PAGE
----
In between sewing projects in 2011, I’m going to recount the sewing projects that I completed in 2010. This post is one of those projects.
When I got my sewing machine in December 2009, I was engaged and crafting up a storm. I found there was nothing like an upcoming wedding to boost my creativity. I knew my next project was the save the dates for the wedding, but my now husband and I hadn’t hit upon what exactly we wanted to send to our guests. All I knew right then was that I didn’t want to send just a note with the date.
To be honest, I wasn’t a big fan of save the dates since I figured the important people would already know when the wedding was. But, my mom and now husband convinced me that so many of our guests would be traveling that they needed a save the date to help them plan their trip. That logic made a lot of sense to me, but it meant that our save the dates had to have some substance.
After some input from my mom and some brainstorming with my now husband, we decided to make little save-the-date books. My husband and I love books. Our tiny apartment is more library than anything. So, books seemed fitting. And, books would allow us to provide our guests with lots of information. The key to making the books was the sewing machine: we used it to bind the pages together. It was a simple, yet elegant solution.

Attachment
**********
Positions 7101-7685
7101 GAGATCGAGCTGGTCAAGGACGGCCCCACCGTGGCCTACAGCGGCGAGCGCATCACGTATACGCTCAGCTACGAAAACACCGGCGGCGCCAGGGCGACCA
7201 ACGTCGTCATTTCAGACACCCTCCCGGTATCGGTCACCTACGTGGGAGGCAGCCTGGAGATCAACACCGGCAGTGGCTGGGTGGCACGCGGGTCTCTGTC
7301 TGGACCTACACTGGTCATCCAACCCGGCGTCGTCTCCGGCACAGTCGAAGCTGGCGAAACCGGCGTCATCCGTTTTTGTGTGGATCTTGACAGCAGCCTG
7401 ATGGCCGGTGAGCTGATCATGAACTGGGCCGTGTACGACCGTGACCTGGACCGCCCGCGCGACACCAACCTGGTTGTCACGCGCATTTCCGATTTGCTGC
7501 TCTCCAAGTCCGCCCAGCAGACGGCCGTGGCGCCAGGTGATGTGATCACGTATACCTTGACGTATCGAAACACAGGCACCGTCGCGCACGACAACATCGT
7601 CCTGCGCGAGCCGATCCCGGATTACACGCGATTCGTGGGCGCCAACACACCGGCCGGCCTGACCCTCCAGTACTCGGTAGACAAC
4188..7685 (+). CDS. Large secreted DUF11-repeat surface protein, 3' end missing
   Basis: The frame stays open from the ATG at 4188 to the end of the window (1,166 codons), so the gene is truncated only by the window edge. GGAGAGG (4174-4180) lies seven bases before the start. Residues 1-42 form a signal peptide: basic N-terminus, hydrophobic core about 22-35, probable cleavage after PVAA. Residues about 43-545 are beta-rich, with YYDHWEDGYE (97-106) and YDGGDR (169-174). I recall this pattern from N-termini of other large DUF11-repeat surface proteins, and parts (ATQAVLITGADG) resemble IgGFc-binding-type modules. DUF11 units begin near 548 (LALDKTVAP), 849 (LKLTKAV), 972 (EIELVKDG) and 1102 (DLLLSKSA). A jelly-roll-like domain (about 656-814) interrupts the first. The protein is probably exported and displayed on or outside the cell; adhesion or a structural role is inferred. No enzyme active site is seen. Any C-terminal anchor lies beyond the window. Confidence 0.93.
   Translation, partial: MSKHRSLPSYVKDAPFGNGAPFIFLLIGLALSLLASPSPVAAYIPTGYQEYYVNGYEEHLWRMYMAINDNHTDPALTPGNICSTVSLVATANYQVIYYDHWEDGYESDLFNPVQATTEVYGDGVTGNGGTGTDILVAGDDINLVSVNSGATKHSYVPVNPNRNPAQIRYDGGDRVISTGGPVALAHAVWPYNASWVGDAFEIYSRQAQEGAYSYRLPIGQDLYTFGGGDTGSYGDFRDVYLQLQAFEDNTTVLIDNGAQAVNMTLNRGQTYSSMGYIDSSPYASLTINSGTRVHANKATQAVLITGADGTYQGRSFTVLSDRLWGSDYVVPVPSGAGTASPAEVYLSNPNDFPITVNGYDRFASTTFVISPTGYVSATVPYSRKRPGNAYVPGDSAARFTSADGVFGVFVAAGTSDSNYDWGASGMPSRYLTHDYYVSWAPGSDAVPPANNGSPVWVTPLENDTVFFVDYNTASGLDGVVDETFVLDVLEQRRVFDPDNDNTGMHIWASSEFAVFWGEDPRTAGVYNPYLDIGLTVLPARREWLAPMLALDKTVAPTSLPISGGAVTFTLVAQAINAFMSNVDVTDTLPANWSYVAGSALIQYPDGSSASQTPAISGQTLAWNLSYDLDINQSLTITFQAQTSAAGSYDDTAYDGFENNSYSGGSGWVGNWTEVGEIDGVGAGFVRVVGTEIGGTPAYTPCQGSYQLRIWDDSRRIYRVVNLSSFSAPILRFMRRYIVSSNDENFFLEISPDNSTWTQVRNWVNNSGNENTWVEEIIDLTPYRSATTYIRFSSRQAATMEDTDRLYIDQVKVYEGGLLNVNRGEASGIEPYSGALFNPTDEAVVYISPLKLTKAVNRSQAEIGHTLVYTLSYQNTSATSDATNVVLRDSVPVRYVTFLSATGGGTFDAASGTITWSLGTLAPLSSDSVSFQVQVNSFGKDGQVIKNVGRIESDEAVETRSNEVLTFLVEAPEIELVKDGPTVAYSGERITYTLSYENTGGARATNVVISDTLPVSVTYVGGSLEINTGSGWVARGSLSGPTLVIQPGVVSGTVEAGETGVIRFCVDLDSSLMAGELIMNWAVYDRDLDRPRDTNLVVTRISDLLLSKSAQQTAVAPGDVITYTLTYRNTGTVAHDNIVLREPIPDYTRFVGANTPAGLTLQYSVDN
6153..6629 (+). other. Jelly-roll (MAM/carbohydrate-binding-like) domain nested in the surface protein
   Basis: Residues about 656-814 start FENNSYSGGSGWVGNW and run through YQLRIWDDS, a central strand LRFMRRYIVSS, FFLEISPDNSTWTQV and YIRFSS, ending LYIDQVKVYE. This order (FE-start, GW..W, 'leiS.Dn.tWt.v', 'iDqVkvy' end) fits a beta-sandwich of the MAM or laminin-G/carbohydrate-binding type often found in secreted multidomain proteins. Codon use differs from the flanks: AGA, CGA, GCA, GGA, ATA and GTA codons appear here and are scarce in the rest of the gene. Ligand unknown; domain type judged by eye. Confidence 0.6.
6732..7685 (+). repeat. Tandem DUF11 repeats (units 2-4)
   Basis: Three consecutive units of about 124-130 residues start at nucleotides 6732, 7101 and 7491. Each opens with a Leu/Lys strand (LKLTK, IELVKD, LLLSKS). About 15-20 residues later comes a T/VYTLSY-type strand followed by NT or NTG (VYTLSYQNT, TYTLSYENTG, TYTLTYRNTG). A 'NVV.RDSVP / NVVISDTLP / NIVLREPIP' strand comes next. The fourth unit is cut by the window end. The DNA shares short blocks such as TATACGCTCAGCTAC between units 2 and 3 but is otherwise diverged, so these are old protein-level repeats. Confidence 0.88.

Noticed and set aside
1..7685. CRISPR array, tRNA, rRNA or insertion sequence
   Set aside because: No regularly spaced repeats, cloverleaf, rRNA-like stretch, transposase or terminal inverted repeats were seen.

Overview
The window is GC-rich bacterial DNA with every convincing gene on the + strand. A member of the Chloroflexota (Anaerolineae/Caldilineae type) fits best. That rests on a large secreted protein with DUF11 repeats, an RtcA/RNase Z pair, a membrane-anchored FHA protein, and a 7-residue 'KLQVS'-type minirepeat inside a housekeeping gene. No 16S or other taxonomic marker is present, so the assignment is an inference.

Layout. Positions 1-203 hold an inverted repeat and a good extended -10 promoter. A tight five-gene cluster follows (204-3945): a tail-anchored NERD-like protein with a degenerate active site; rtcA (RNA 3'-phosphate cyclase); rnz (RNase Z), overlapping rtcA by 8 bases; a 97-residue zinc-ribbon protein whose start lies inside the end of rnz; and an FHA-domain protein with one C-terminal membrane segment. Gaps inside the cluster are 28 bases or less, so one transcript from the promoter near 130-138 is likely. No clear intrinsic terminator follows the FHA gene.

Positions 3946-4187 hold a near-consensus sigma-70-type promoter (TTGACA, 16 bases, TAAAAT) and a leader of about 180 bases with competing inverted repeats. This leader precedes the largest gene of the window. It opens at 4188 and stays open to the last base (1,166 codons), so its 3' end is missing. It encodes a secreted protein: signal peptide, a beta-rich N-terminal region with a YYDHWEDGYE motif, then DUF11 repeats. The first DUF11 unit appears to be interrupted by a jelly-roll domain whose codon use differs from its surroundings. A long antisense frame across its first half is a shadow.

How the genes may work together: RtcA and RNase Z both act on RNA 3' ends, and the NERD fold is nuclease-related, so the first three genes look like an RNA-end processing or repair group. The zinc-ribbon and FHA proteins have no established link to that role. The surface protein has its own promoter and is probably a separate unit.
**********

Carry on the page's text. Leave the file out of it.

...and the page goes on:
The book’s cover was a water color of the state of Virginia, the wedding destination, to inspire our guests to think of the wedding as a fun vacation in an interesting place rather than just a quick weekend in who-knows-where. It was made out of a thick card stock to give it more of a book-like feel. The middle pages were all nice text-weight paper. On the first page was written the traditional save-the-date text for our Friday-night wedding. The second page was blank, but the third page told guests to save the weekend, with a fitting image from Alice in Wonderland, since events would be happening on Saturday as well. The fourth page is shown in the picture above and introduced the detailed information for our out-of-town guests, like airport and accommodation information, which were on the next few pages. Finally, we signed the last page to make each book a little more personal.
My now husband, a wonderful neighbor, and I printed, cut, painted, and sewed each of the save the dates together. With two sewing machines running, we had them done in no time. We ran a single stitch down the center of the book and through all of the pages, and we left little ends of string on both the top and the bottom for detail. And, voilá, save-the-date books!